Much like the ongoing earthquake aftershocks in Canterbury, the rumblings following on from the tumultuous Hobbit wrangling are going to echo on for some time yet. Today we learn just how extreme some of the anti-union nutters in our country are:
Death threats fly over Hobbit
Actresses and unionists have received threats, including some against their lives, during the heated row over The Hobbit movie. Police have been called and private security arranged for some of those targeted.
The worst threats appear to have been aimed at Australian union boss Simon Whipp and Actors’ Equity organiser Frances Walsh, although actresses Jennifer Ward-Lealand and Robyn Malcolm have also been abused. The threats have become so bad the union has hired a guard for its Auckland office.
The people making such threats are dangerous. They need to be found, and brought before the courts. I hope we hear soon of a sustained police effort to track down the perpetrators. Or are we as a country going to effectively condone these actions by ignoring them?
In other news — I’ve been surprised at some of the media coverage of the Hobbit deal. I was expecting a one way Key love-fest, with little consideration of how the PM’s incompetence has sold us down the river. In fact there is much more balance than I was expecting. Today’s Herald editorial was particularly stinging:
Editorial: Price to keep Hobbit in NZ is extortionate
At some point during the negotiations over The Hobbit, someone should have stepped back and asked how much it was actually worth to this country to keep the filming here.
The hyperbole and hysteria of recent weeks might have led to the assumption that it was a matter of vital importance. Significant enough for Government ministers to be talking to executives of Warner Bros, the project’s financial backer.
And important enough for New Zealand to jettison part of its workplace law and compromise its economic principles. The hyperbole was misplaced. These were places the Government should not have gone in order to secure two films whose benefits are more in the realm of the imponderable than the imposing. …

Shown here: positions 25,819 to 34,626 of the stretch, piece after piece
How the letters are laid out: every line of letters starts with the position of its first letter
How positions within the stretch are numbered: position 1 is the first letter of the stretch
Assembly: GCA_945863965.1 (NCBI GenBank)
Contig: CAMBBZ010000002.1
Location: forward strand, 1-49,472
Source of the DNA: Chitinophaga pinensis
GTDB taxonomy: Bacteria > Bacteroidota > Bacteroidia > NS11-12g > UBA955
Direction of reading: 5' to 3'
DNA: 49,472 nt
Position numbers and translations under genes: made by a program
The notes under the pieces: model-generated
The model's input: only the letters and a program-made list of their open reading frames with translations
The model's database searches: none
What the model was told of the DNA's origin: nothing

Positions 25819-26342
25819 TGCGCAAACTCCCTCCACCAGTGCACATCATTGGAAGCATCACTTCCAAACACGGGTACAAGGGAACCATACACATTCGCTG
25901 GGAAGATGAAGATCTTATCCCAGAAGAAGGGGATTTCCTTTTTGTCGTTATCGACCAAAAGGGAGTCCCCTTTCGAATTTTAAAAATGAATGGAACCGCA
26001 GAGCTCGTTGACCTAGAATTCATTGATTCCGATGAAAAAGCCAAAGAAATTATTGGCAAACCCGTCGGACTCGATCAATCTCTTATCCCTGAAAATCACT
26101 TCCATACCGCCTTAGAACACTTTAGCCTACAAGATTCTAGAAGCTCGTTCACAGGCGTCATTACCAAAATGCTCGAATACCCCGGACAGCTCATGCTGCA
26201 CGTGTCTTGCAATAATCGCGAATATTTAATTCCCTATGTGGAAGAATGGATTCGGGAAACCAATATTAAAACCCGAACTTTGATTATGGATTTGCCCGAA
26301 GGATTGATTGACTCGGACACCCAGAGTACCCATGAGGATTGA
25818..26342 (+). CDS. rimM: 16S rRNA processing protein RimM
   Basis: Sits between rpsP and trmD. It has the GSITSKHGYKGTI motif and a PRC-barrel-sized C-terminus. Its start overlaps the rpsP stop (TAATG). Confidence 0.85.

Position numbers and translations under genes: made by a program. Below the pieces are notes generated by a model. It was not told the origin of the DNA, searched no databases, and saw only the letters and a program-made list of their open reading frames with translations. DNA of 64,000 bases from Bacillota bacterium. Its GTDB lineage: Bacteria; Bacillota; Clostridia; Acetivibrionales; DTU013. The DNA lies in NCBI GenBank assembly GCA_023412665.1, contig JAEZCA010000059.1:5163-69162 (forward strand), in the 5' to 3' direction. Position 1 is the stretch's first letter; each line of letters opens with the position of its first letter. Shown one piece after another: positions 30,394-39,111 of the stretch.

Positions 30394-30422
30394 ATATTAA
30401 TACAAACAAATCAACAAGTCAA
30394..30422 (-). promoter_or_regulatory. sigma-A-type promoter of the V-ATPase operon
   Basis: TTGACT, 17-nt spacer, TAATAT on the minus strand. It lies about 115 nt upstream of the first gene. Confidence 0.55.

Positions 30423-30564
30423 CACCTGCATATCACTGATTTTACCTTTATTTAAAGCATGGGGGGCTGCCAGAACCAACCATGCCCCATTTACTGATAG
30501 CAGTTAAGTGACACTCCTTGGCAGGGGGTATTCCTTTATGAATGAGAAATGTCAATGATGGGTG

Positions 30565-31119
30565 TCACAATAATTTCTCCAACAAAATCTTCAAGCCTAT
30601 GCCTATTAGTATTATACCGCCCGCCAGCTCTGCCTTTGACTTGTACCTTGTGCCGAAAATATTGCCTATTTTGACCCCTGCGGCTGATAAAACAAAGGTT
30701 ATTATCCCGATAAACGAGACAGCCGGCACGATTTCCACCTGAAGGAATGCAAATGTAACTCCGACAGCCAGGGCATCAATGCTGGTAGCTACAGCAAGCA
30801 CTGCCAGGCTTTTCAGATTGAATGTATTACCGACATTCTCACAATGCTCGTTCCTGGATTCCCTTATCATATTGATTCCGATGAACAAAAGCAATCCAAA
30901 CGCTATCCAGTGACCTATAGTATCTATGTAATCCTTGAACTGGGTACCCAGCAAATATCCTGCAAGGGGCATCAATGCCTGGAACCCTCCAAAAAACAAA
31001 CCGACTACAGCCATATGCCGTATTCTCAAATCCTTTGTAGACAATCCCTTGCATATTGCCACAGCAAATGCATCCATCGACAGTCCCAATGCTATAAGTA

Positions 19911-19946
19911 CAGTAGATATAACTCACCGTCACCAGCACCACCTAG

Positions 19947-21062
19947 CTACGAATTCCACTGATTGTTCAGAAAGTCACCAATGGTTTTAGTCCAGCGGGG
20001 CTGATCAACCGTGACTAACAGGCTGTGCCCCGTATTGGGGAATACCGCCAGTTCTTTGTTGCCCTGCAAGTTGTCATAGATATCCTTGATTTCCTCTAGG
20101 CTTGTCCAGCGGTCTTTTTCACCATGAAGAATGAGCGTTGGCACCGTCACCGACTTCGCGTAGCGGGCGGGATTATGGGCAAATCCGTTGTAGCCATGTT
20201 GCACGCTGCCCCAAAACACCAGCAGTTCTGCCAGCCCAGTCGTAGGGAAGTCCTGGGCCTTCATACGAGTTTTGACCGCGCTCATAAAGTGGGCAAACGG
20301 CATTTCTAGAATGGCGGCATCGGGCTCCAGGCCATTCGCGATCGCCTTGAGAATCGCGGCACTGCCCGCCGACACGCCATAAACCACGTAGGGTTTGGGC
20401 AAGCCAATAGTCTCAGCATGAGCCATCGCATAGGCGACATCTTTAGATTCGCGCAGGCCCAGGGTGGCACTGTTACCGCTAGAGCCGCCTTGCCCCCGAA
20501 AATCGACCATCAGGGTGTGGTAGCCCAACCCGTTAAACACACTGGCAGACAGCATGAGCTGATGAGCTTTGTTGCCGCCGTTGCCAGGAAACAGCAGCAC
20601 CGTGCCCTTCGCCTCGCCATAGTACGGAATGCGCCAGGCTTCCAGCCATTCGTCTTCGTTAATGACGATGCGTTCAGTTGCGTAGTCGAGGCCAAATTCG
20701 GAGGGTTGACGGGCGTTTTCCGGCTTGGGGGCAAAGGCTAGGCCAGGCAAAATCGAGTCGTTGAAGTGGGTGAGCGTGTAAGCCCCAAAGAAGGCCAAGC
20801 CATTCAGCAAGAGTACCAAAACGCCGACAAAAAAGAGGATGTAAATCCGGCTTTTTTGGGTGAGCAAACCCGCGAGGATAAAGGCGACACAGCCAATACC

There was no question of The Hobbit being shot elsewhere before an industrial boycott – lifted before the negotiations began – involving actors wanting to bargain collectively. Warner Bros simply seized the chance to apply pressure on unrelated issues. In both instances, it should have been resisted. The Prime Minister, however, always seemed relaxed about amending the law to provide “clarity” in the film sector. …
At the start of the talks, Mr Key had seemed opposed to providing bigger tax breaks. Unfortunately, his resistance went only so far. Warner Bros should not have got a cent more than was already on the table. …
In any event, the image is already ingrained, and the extra boost that The Hobbit might provide did not justify a greater outlay of taxpayer funds or a workplace law change. Warner Bros is used to playing hard ball. The allure of Hollywood goes far in most corners of the world. It should not have gone so far here. Confirmation that The Hobbit will be shot in this country is welcome. But the cost should not have been anywhere near so extortionate.
As ever, a picture (Emmerson, from The Herald) is worth a thousand words:
Emmerson has pretty much nailed it – though for the last panel I’d have gone with a different Disney character. I’d have gone with Mickey Mouse.